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N2 - Objectives To investigate the long term risk (mean >20 years) of death from all causes, cardiovascular disease, and cancer in women who had or had not had a hysterectomy.Design Nested cohort study.Setting Royal College of General Practitioners' oral contraception study.Participants 7410 women (3705 flagged at the NHS central registries for cancer and death who had a hysterectomy during the oral contraception study and 3705 who were flagged but did not have the operation).Main outcome measures Mortality from all causes, cardiovascular disease, and cancer.Results 623 (8.4%) women had died by the end of follow-up (308 in the hysterectomy group and 315 in the non-hysterectomy group). Older women who had had a hysterectomy had a 6% reduced risk of death compared with women of a similar age who did not have the operation (adjusted hazard ratio 0.94, 95% confidence interval 0.75 to 1.18). Compared with young women who did not have a hysterectomy those who were younger at hysterectomy had an adjusted hazard ratio for all cause mortality of 0.82 (95% confidence interval 0.65 to 1.03). Hysterectomy was not associated with a significantly altered risk of mortality from cardiovascular disease or cancer regardless of age.Conclusion Hysterectomy did not increase the risk of death in the medium to long term.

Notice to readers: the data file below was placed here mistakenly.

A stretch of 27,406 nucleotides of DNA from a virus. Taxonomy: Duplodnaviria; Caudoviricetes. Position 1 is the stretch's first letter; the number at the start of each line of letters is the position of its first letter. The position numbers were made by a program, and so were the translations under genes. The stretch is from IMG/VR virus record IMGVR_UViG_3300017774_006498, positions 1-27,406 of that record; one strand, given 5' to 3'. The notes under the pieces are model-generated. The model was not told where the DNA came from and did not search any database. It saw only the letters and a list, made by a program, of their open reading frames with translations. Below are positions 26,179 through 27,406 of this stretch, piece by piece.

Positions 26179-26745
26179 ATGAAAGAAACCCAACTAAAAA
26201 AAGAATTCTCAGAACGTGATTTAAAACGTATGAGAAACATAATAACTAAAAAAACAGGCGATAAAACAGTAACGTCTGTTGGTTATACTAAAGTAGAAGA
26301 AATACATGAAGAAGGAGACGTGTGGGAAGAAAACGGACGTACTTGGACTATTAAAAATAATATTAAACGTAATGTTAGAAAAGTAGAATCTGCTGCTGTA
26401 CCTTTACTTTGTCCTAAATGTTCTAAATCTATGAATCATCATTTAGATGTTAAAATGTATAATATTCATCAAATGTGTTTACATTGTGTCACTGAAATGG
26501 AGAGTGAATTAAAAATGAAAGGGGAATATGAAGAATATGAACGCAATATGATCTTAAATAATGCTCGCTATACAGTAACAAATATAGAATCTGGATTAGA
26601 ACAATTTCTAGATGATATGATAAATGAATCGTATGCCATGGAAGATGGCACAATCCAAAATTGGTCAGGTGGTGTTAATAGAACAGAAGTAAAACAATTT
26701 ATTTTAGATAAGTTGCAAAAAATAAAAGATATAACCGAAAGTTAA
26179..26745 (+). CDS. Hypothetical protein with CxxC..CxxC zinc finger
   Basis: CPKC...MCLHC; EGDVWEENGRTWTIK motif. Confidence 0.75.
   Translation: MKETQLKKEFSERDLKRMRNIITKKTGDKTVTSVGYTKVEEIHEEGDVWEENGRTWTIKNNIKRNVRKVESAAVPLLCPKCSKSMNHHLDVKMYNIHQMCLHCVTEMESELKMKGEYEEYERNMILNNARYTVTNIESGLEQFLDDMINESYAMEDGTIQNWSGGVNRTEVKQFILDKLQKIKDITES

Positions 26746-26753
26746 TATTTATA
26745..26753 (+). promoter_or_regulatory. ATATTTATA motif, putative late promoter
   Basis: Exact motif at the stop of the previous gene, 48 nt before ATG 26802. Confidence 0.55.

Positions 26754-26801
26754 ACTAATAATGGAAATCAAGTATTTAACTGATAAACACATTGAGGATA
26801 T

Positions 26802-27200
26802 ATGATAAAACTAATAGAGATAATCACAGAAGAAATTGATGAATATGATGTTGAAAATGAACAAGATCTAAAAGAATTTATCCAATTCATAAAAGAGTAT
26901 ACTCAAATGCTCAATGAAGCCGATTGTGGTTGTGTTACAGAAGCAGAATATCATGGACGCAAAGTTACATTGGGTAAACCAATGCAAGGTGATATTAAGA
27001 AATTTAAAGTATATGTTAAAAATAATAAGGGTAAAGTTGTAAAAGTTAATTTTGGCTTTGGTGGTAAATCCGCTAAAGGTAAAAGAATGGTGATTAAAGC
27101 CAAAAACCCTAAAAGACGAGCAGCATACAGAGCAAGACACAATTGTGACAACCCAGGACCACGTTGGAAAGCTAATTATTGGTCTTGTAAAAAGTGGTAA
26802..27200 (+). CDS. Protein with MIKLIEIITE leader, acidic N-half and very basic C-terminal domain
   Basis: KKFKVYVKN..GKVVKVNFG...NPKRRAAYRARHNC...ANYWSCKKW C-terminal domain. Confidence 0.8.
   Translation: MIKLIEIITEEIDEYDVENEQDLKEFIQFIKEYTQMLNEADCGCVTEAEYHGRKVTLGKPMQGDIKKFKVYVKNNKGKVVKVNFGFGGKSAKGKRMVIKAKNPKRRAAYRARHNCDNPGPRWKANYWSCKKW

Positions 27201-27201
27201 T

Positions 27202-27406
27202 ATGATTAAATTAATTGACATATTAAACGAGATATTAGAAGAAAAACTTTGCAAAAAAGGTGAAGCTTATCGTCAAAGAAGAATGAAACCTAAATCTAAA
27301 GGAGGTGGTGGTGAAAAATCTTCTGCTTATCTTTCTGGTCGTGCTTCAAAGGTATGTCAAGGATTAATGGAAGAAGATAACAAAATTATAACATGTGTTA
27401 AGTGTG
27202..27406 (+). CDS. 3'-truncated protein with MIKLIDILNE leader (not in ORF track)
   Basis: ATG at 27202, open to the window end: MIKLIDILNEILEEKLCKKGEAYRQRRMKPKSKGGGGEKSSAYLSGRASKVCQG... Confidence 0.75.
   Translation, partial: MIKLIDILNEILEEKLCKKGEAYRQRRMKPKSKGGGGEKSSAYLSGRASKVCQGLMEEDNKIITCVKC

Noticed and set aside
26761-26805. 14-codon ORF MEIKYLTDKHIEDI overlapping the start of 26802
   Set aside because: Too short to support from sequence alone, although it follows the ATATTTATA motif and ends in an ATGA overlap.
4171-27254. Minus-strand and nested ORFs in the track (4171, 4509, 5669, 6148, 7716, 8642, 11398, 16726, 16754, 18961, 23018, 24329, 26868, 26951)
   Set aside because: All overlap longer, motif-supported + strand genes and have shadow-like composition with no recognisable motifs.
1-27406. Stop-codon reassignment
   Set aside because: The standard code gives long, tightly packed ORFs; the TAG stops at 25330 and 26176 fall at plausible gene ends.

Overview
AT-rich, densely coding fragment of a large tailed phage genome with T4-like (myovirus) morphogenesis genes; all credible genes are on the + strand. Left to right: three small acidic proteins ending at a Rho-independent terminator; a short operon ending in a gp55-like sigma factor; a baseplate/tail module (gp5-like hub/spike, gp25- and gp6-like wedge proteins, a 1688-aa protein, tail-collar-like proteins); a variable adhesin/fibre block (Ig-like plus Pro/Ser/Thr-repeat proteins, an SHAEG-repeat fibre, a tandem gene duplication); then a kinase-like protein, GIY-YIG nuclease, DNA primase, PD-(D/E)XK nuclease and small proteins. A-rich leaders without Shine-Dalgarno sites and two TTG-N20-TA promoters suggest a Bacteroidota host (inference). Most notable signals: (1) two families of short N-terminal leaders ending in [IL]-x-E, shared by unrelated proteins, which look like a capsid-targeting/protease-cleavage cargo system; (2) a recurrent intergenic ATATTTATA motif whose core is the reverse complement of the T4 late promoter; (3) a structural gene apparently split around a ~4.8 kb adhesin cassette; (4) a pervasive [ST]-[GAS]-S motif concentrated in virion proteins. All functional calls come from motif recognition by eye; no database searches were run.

AB - Objectives To investigate the long term risk (mean >20 years) of death from all causes, cardiovascular disease, and cancer in women who had or had not had a hysterectomy.Design Nested cohort study.Setting Royal College of General Practitioners' oral contraception study.Participants 7410 women (3705 flagged at the NHS central registries for cancer and death who had a hysterectomy during the oral contraception study and 3705 who were flagged but did not have the operation).Main outcome measures Mortality from all causes, cardiovascular disease, and cancer.Results 623 (8.4%) women had died by the end of follow-up (308 in the hysterectomy group and 315 in the non-hysterectomy group). Older women who had had a hysterectomy had a 6% reduced risk of death compared with women of a similar age who did not have the operation (adjusted hazard ratio 0.94, 95% confidence interval 0.75 to 1.18). Compared with young women who did not have a hysterectomy those who were younger at hysterectomy had an adjusted hazard ratio for all cause mortality of 0.82 (95% confidence interval 0.65 to 1.03). Hysterectomy was not associated with a significantly altered risk of mortality from cardiovascular disease or cancer regardless of age.Conclusion Hysterectomy did not increase the risk of death in the medium to long term.